The emerging clinical relevance of genomic profiling in neuroendocrine tumours

BMC Cancer. 2021 Mar 6;21(1):234. doi: 10.1186/s12885-021-07961-y.


Background: Neuroendocrine tumours (NETs) arise from hormone-producing or nervous system cells and can develop from anywhere in the body. They have heterogeneous origins from skin to gastrointestinal track and a complicated histology. Thus, there is an inevitable need for genomic profiling to determine the exact genetics of each tumour for prognosis and treatment strategies to overcome the disease's complexity. For this purpose, next-generation-sequencing (NGS) is the most reliable methodology for both germ-line and somatic studies to make a clinical diagnosis. In this study, we analyse liquid biopsies, formalin fixed paraffin embedded (FFPE) tissues, and peripheral blood samples for their ability to provide information for actionability.

Methods: A customized multi-gene panel comprised of Succinate Dehydrogenase Complex Iron Sulfur Subunit B (SDHB), Succinate Dehydrogenase Complex Subunit C (SDHC), Cell Division Cycle 73(CDC73), Calcium Sensing Receptor (CASR), Platelet Derived Growth Factor Receptor Alpha (PDGFRA), Succinate Dehydrogenase Complex Flavoprotein Subunit A (SDHA), Ret Proto-Oncogene (RET), Succinate Dehydrogenase Complex Assembly Factor 2(SDHAF2), Menin 1(MEN1), Succinate Dehydrogenase Complex Subunit D (SDHD), MYC Associated Factor X (MAX) and Protein Kinase CAMP-Dependent Type I Regulatory Subunit Alpha (PRKAR1A) genes was constructed to assess multiple specimen types including: 3 liquid biopsies, 6 FFPE tissues, and 26 peripheral blood samples from 35 unique NET patients. Quality-control and bioinformatics analyses were performed using QCI-Analyze and QCI-Interpret.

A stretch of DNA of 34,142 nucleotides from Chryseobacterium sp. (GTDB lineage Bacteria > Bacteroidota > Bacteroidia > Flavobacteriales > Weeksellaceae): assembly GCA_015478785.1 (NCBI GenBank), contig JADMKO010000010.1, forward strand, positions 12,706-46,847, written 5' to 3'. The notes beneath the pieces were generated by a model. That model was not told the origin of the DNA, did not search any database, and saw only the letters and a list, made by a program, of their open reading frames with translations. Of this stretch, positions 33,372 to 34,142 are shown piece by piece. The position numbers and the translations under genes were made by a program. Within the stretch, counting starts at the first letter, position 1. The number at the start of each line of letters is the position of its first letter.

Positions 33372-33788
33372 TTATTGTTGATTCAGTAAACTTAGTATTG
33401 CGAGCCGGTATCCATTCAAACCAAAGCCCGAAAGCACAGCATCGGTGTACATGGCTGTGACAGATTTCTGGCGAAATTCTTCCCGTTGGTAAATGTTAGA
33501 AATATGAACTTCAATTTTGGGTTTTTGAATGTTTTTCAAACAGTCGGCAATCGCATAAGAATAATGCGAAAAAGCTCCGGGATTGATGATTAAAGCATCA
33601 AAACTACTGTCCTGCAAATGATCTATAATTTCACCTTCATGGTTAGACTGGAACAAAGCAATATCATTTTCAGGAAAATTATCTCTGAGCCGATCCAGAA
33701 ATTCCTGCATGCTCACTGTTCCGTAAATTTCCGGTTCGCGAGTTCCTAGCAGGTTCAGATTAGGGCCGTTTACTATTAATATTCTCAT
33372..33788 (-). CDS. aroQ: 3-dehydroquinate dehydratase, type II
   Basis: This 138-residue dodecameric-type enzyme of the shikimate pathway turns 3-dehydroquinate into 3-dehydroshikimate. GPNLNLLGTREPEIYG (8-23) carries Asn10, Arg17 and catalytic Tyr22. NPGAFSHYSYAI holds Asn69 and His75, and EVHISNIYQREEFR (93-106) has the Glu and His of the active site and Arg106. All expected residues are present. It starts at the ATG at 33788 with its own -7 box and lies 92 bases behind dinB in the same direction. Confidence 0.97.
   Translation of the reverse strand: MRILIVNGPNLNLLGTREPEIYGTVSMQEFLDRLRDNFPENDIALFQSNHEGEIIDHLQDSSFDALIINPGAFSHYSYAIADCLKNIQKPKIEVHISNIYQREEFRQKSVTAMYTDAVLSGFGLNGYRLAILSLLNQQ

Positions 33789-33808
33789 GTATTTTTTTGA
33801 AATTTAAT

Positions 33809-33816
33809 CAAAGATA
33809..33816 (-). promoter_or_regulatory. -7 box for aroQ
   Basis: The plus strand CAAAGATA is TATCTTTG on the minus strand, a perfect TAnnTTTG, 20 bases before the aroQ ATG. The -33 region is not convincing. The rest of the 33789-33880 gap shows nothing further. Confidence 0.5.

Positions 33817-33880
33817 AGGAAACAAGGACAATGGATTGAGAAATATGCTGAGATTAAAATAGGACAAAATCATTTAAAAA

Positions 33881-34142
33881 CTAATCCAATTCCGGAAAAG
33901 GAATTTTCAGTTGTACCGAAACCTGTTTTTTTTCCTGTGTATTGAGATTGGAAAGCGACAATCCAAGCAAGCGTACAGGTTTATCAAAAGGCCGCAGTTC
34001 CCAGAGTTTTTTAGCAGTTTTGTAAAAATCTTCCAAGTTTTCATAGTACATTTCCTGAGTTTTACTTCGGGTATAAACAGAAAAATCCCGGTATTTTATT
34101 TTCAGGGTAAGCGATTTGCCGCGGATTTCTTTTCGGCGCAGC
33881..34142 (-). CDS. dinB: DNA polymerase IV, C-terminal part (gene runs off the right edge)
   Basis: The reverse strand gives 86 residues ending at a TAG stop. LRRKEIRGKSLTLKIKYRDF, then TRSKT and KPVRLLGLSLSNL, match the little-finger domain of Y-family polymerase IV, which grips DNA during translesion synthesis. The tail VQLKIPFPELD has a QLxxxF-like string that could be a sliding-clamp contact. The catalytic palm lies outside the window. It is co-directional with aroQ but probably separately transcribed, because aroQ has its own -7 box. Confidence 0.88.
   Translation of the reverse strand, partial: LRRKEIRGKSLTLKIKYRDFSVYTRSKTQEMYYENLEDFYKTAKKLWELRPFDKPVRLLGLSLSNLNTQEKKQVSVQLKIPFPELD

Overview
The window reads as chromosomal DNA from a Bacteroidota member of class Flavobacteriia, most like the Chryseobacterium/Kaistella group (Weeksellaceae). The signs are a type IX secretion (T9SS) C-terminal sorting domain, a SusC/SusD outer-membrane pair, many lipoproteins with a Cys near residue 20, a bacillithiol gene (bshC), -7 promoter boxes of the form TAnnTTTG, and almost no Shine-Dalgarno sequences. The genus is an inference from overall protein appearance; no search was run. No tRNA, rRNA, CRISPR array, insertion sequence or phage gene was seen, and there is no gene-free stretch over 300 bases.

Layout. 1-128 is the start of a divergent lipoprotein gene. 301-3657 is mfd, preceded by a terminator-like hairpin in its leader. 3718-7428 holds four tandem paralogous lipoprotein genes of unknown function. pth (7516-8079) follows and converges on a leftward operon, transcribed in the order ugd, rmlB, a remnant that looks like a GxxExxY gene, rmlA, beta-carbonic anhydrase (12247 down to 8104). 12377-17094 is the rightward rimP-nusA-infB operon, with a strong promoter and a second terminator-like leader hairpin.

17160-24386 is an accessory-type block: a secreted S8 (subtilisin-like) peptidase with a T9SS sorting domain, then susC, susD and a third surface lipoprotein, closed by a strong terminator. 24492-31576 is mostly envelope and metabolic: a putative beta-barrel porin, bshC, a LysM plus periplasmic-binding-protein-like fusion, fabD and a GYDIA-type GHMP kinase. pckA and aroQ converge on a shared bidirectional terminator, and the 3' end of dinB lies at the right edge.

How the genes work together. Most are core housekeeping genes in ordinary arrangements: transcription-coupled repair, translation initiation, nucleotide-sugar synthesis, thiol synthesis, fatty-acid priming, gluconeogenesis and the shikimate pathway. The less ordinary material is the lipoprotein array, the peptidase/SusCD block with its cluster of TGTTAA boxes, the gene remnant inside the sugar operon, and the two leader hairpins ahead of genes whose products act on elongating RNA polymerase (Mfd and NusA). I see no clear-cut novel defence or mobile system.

Results: The three liquid biopsies and the 6 FFPE tissue samples were evaluated for somatic mutations; while the 26 peripheral blood samples were analysed using the germ-line pipeline. Five (55.6%) of the nine patients that were studied for somatic changes carried actionable mutations related to therapy sensitivities. Through the germ-line studies, we observed a 50% positivity rate for disease predisposition with 16 variants classified according to ACMG (American College of Medical Genetics) Standards and Guidelines.

Conclusions: Genomic profiling medicine is an emerging area of clinical oncology and has become crucial for disease and patient management by providing a precision approach; this is especially true for rare diseases including rare cancers such as NETs. Notably, this study emphasized the relevance of multiple distinctive biological sample types for use in the genetic testing of cancers to help with the choice of therapy to maximize the likelihood of a positive clinical outcome.

Keywords: Circulating cell-free DNA; Genomic profiling; Liquid biopsy; Neuroendocrine tumours; Next generation sequencing; Somatic mutation.

MeSH terms

  • Adolescent
  • Adult
  • Aged
  • Biomarkers, Tumor / blood
  • Biomarkers, Tumor / genetics*
  • Cell-Free Nucleic Acids / blood
  • Cell-Free Nucleic Acids / genetics*
  • Female
  • Genetic Predisposition to Disease
  • Genetic Testing*
  • High-Throughput Nucleotide Sequencing
  • Humans
  • Liquid Biopsy
  • Male
  • Middle Aged
  • Mutation
  • Neuroendocrine Tumors / blood
  • Neuroendocrine Tumors / diagnosis*
  • Neuroendocrine Tumors / genetics
  • Neuroendocrine Tumors / therapy
  • Precision Medicine / methods
  • Proto-Oncogene Mas
  • Young Adult


  • Biomarkers, Tumor
  • Cell-Free Nucleic Acids
  • MAS1 protein, human
  • Proto-Oncogene Mas